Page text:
SALEM, Ark. (KAIT) - Fulton County Judge Jim Kendrick on Thursday announced his resignation, nearly a week after a jury convicted him on a felony theft of property charge.
Kendrick submitted the resignation to officials around 12:30 p.m. Thursday.
“I want to thank each and everyone for the opportunity to serve as your County Judge. I thank all of you that supported me and for your kindness. I feel at this time it is best for me and for Fulton County that I resign as Fulton County Judge. Therefore I am submitting my resignation as Fulton County Judge effective January 30, 2020 at 12:00 midnight,” Kendrick said in the letter. “Thank you and God bless.”
A jury found Fulton County Judge Jim Kendrick guilty of felony theft of property after a two-day trial in Fulton County.
According to Fulton County County/Circuit Clerk Vickie Bishop, the jury of seven women and five men deliberated for about an hour before finding Kendrick guilty.
Circuit Judge Tim Weaver presided in the case, while Eric Hance was the prosecutor. Gray Dellinger was Kendrick’s attorney.
Kendrick was fined $10,000 in the case.
Kendrick was arrested in Aug. 2019 after an investigation by the Arkansas State Police.
The investigation involved the use of county equipment to work on Kendrick’s private driveway, officials said at the time. Kendrick, who was elected in 2018, later was released on bond.
Officials said in a seven-page probable cause affidavit that the work was done in June, 2019.
“On June 11 through 12 of 2019, Mr. Kendrick used Fulton County employees and equipment to work on his private driveway. Mr. Kendrick had one road grader and two dump trucks perform the work,” the affidavit noted. “The employees were not on vacation time and were being paid by the county of Fulton for the work during this time. Mr. Kendrick had 18 loads of fill dirt placed on his driveway and the road grader smoothed the driveway for him.”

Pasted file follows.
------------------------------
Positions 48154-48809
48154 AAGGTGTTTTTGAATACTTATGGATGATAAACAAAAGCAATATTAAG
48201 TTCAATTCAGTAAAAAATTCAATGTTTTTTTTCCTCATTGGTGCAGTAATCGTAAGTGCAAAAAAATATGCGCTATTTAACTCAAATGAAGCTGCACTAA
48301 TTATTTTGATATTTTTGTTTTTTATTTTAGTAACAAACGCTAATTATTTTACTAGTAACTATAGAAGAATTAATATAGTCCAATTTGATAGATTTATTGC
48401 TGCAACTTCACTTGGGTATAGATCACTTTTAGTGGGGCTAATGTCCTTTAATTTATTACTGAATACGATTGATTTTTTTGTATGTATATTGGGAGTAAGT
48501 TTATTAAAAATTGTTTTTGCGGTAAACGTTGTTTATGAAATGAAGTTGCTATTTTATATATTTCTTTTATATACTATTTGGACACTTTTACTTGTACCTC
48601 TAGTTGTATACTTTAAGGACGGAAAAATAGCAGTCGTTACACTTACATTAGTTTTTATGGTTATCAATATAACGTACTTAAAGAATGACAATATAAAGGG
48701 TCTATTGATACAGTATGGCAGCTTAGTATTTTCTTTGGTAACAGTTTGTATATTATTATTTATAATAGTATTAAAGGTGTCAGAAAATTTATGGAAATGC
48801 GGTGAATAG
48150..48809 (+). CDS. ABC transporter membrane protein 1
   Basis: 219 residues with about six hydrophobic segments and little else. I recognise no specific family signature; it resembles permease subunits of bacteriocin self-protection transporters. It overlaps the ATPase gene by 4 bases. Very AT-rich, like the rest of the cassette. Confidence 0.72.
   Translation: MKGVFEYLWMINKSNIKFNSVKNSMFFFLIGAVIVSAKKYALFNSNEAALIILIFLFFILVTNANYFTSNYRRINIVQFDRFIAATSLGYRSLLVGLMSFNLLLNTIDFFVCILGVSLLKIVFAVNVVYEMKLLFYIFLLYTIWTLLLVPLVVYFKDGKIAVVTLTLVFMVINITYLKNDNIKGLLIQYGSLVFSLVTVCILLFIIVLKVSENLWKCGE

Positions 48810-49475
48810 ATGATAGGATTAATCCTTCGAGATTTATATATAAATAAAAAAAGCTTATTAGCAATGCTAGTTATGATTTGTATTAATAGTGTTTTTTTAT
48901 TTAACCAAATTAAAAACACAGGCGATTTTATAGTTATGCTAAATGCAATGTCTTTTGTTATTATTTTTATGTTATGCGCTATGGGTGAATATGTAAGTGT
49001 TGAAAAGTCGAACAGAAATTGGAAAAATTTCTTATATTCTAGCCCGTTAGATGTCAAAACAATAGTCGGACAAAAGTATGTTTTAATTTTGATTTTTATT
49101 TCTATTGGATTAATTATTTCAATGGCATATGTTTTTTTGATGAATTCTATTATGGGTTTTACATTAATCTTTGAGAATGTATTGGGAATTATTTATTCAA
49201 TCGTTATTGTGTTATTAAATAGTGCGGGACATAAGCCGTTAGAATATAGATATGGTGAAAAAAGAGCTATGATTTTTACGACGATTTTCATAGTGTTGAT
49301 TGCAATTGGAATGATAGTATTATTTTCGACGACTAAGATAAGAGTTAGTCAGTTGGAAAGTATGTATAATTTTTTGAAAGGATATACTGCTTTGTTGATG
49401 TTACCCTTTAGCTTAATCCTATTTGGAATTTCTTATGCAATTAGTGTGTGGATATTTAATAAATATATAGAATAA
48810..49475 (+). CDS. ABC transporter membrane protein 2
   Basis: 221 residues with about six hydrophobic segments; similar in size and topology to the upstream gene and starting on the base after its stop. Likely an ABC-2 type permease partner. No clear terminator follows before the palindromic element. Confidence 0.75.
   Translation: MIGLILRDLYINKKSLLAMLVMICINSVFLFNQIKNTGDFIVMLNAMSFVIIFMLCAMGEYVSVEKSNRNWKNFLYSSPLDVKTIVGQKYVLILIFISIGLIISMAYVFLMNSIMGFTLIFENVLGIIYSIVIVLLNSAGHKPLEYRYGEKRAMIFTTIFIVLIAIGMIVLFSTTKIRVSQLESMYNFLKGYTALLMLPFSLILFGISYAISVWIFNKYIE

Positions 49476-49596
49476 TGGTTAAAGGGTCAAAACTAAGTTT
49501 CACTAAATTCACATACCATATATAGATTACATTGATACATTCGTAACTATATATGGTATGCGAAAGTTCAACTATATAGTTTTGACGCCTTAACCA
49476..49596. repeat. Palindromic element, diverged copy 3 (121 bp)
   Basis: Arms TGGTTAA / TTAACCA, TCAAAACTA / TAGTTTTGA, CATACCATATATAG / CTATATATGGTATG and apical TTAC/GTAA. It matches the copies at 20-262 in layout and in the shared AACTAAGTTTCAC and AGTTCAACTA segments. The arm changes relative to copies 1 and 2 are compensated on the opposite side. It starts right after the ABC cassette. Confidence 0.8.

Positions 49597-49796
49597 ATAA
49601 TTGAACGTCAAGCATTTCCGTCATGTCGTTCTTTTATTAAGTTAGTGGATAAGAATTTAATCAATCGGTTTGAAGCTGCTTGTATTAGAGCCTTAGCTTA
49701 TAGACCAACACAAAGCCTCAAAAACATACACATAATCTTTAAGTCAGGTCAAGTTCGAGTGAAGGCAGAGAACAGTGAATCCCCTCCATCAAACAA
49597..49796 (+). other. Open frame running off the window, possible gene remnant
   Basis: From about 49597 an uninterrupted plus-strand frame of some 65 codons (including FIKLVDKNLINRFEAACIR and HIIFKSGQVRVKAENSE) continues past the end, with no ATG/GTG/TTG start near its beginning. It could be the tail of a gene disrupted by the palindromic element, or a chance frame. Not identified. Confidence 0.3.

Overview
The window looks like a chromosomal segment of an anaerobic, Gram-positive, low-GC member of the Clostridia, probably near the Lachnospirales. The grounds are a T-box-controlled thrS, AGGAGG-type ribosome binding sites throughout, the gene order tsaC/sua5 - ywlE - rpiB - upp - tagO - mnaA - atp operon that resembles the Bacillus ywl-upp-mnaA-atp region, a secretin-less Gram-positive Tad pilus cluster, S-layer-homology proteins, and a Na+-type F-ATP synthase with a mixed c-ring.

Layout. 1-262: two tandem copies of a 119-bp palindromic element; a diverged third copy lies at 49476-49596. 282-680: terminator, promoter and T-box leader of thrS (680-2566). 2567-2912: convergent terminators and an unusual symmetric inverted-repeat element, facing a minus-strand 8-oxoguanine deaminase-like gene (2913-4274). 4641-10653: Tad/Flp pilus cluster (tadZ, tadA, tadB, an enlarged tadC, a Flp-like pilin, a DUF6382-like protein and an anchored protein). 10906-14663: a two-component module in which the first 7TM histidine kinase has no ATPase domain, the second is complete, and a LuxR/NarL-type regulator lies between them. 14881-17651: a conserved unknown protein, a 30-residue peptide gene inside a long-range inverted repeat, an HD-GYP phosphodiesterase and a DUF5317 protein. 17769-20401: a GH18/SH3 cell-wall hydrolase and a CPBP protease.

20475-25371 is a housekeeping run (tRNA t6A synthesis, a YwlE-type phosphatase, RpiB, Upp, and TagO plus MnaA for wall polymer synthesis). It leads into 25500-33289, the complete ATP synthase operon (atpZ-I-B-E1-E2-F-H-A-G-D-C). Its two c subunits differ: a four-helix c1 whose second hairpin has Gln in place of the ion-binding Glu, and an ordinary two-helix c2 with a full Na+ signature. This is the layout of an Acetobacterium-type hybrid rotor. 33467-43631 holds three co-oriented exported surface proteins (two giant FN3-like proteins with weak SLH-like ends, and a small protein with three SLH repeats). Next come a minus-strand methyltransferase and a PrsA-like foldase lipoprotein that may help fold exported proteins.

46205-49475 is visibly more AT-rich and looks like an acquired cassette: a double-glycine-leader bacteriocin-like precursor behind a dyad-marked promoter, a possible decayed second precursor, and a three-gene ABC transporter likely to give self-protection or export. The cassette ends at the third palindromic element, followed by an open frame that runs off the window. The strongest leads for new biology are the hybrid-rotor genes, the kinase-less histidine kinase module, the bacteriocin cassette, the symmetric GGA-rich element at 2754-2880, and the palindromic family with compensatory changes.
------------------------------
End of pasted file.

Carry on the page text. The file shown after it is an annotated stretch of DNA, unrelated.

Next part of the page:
According to the affidavit, Kendrick wrote a reimbursement check on June 18 to Fulton County for “road equipment, material and labor used for the work on his private driveway.”
“The check was written on Mr. Kendrick’s personal checking account at Simmons Bank and the reimbursement total was one thousand eight hundred and twelve dollars ($1,812) dollars,” ASP said in the affidavit.
ASP also interviewed Kendrick on June 24 about the driveway issue.
Kendrick told authorities that he had been busy with a series of projects and that he had heard from a neighbor, who said his own driveway nearby was having problems. Kendrick said he also heard from his wife about the driveway issue.
“While I was out there, I noticed my driveway was in rough shape and I knew I would have to take some time off to fix it. I had a lot of irons in the fire and things going on. My driveway was so bad that my wife could barely get the car down the driveway. I told ‘Hip’, an employee who has been working for the county for approximately 25 years, that I would let him on my driveway,” the affidavit noted. “I told him not to make a special trip, not to pull off any ‘hot spots’ and to account for every penny he spends working on my driveway.”
Kendrick also told authorities he reimbursed the county for the work done, ASP said in the affidavit.
However, a pair of road department employees told authorities that they had never been asked to work on the driveway of a County Judge, ASP said.
Fulton County justices will be meeting at 8 a.m. Jan. 31 at the courthouse in Salem to approve a resolution, declaring a vacancy in the county judge’s office.
Justices could also appoint someone to fill the post, according to the resolution.
The person who is appointed will serve until Dec. 31, 2022.